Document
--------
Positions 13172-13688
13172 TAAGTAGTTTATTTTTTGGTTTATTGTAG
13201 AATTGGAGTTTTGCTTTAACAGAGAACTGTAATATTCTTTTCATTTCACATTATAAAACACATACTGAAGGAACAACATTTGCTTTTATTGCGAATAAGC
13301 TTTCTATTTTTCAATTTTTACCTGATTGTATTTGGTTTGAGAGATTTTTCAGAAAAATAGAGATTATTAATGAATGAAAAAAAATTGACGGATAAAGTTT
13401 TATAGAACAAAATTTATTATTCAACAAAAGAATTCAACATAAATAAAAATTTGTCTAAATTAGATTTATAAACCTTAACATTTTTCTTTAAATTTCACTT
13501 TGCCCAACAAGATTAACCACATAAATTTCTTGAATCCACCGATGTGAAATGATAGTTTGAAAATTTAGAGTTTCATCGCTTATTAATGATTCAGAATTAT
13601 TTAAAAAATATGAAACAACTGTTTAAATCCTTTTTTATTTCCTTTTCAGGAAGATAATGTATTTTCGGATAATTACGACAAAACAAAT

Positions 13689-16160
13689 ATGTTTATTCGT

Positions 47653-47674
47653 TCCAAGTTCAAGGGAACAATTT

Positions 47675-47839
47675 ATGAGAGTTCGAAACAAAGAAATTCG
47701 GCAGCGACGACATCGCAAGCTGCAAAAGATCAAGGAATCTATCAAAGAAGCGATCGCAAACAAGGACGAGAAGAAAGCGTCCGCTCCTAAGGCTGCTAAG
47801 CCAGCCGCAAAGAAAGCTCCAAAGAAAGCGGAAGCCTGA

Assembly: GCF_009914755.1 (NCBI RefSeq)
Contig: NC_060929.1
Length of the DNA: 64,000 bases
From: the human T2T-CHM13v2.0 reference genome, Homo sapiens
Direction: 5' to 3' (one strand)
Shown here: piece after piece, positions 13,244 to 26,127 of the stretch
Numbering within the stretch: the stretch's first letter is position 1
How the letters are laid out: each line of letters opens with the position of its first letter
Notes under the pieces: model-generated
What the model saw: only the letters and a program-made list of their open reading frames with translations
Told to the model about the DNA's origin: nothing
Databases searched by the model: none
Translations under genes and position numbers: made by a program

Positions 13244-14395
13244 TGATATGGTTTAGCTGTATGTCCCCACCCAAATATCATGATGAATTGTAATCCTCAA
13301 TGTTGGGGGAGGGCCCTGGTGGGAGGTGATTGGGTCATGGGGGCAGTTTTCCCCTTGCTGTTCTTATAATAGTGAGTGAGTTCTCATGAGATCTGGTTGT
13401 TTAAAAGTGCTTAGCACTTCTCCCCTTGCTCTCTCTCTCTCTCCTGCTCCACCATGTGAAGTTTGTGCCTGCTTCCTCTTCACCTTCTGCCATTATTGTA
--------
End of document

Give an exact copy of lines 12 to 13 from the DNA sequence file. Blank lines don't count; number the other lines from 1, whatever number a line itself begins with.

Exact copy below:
Positions 47675-47839
47675 ATGAGAGTTCGAAACAAAGAAATTCG